Aston Villa: Best Cleveland-related sports team in the universe
Posted by disappointmentzone on 28 August 2006
Aston Villa is the second-best team in the English Premier League, trailing only Manchester United in the standings. Of course, the EPL season is very young. It’s best to think of Villa’s undefeated record as the soccer equivalent of the Indians’ 6-1 start to the 2006 season. But for the moment let’s not focus on such things. Villa earned win #2 yesterday, beating Newcastle 2-0. Soccer Spot provides the coverage.
Aston Villa 2 – 0 Newcastle
With a shutout victory at home on Sunday, Aston Villa moved into second place behind Manchester United with seven points from three games. They are technically tied with Everton at seven points with a +3 goal differential (5 goals for, 2 against). The game was the first since Randy Lerner became majority shareholder of the team and a nice way to welcome the new American owner. Luke Moore and Juan Pablo Angel scored in the 3rd and 38th minutes, respectively. Surprisingly, Villa made no substitutions throughout the match, which may signify that manager Martin O’Neil’s confidence in his side or a general lack of confidence in his substitutes.
The good and the bad:
The good signs are that Newcastle is generally regarded as a solid side and Aston Villa basically took them apart. Newcastle’s roster is full of solid upper-mid range talented players as well as Damien Duff, who is absolutely excellent. Villa’s roster, on the other hand, reads off like a who’s who of years past. Despite this, putting in a couple of good shows to start the season (and not yet having lost) is a solid way to go. At this rate, few teams should scare Villa, but it will be some time before Villa is truly tested: games away to West Ham, Watford, and one at home against Charlton before a September 30 visit to Chelsea (for a complete schedule, go HERE). It would be foolish to say Villa will enter Stamford Bridge with 16 points, but things are looking good so far. Team captain Gareth Barry has signed a contract extension through 2010, which is a nice security measure for the team. Barry is a solid player, if not the greatest. The exclusion of Milan Baros from the Czech Euro2008 qualifiers this weekend is a blessing for Villa, which should see its best player back to full fitness for the West Ham game.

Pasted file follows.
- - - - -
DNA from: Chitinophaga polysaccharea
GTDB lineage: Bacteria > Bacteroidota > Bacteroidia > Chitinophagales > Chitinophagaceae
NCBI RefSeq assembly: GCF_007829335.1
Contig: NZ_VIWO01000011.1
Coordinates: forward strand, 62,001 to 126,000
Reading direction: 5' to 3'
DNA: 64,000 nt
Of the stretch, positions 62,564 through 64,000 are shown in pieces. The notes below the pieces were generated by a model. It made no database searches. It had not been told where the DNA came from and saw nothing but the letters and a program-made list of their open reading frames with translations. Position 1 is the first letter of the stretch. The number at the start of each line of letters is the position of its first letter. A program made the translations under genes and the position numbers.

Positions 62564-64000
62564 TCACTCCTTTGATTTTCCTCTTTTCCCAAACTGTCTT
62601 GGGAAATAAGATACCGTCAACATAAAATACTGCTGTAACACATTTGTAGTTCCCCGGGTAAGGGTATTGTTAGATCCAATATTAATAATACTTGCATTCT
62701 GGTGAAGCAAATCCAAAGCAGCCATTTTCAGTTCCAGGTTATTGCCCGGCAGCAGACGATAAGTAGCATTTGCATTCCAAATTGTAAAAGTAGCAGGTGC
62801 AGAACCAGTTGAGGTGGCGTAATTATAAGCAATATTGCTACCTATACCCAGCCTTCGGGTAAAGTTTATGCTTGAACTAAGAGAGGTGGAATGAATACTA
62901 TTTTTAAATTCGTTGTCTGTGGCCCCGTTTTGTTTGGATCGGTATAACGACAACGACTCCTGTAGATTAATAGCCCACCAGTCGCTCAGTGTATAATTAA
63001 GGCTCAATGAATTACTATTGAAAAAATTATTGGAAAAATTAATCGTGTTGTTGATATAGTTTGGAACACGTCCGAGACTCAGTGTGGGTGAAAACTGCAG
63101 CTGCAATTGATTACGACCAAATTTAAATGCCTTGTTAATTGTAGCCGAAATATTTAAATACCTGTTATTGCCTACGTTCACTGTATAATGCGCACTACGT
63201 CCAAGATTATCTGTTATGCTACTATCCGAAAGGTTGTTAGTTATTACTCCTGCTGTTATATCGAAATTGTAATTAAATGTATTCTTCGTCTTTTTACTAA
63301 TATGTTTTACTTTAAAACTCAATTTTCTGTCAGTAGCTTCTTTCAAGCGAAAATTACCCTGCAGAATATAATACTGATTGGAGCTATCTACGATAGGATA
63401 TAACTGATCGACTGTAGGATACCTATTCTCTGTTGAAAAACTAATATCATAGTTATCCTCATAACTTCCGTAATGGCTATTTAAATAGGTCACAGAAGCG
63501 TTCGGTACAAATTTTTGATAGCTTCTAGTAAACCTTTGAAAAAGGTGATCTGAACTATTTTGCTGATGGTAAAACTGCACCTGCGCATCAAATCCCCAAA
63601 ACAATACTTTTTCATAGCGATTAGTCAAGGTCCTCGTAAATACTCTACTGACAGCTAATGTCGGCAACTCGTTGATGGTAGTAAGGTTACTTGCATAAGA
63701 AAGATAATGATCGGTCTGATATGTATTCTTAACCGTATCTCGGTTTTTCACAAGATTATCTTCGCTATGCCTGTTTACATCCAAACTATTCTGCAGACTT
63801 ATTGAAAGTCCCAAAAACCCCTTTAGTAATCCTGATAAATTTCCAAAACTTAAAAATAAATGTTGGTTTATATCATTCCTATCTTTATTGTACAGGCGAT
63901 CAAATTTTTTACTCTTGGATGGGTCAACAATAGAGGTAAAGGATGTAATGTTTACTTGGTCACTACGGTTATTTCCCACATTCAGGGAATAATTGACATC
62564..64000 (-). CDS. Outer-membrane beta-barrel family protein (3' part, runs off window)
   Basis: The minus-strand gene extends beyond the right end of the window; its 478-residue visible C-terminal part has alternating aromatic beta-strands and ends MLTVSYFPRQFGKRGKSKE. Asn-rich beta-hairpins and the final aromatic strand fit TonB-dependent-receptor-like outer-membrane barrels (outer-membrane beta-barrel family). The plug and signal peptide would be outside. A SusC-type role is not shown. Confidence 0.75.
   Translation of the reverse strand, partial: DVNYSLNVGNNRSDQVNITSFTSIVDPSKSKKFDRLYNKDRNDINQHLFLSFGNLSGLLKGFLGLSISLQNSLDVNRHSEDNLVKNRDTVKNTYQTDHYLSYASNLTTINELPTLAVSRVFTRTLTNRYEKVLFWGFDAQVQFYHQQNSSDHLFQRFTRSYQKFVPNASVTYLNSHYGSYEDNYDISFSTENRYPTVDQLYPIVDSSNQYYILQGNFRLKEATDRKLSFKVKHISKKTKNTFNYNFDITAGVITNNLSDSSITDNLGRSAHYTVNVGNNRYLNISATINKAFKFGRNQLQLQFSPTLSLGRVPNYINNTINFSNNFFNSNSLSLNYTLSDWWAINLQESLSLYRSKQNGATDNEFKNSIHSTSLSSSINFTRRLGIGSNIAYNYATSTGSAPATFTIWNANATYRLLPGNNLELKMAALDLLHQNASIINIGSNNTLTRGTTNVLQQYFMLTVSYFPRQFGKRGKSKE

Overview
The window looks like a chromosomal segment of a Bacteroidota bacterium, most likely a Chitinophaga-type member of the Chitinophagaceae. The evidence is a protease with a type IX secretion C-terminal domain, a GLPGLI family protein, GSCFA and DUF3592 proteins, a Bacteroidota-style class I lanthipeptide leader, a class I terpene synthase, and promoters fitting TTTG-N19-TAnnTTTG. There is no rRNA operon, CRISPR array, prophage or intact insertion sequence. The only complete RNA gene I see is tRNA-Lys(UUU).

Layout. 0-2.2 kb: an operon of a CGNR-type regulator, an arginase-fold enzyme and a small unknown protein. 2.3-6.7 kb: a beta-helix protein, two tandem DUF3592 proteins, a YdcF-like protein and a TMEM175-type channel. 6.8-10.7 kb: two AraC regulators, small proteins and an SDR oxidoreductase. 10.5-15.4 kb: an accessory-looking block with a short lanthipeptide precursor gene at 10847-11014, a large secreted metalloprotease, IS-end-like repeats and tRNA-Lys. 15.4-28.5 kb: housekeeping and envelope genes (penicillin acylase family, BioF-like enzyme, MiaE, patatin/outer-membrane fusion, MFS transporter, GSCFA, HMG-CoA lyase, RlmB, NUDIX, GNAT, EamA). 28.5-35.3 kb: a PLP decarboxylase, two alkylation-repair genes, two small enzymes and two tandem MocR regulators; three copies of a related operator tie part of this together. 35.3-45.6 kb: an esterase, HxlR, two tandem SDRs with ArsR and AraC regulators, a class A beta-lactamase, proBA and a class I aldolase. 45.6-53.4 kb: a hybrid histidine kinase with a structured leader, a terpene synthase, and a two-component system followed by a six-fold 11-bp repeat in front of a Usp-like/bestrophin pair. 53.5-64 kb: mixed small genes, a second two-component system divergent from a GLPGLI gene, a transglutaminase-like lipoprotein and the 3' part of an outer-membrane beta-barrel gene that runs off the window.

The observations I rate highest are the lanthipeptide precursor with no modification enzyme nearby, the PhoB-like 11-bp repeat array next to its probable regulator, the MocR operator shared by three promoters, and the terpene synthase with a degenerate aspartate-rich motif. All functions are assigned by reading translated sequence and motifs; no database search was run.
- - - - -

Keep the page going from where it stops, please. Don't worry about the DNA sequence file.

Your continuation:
The bad signs are, again, that Villa doesn’t look deep enough to truly contend for anything beyond the UEFA Cup. If O’Neill has his way, Lerner’s first real act as owner will be to drop a ton of cash on a few new players. If they can’t get a couple of solid role players (specifically in the midfield), it could be rough seas ahead against big sides like Liverpool who can dominate the center of the field and even against clubs like Tottenham who effectively control passing lanes. Also, despite the fact that Newcastle went down to ten men in the 60th minute due to Obafemi Martin’s knee injury (two days after transferring in a 10million GBP move from Inter Milan – sounds like the Browns), Villa was unable to capitalize on their numerical advantage, despite attacking. In my humble opinion it is never a good idea to sit back and absorb pressure for thirty minutes and it’s nice to see that O’Neill opted to at least attempt to score with Moore coming close to a second. The ability to kill off opponents is critical when playing against another mid-level club (as both Newcastle and Villa certainly must be categorized) and the lack of a goal is hard to overlook.
All in all: a good outing against Newcastle and the coming weeks should be good for the club. By late-October, Villa should be assured of surviving relegation, which is always nice to get wrapped up a few months before the midway point of the season (that’s more because Watford, Wigan, Reading, and Sheffield United should make sure there’s a massive points gulf between themselves and everyone else – though Wigan surprised me by surviving last year at the expense of Norwich).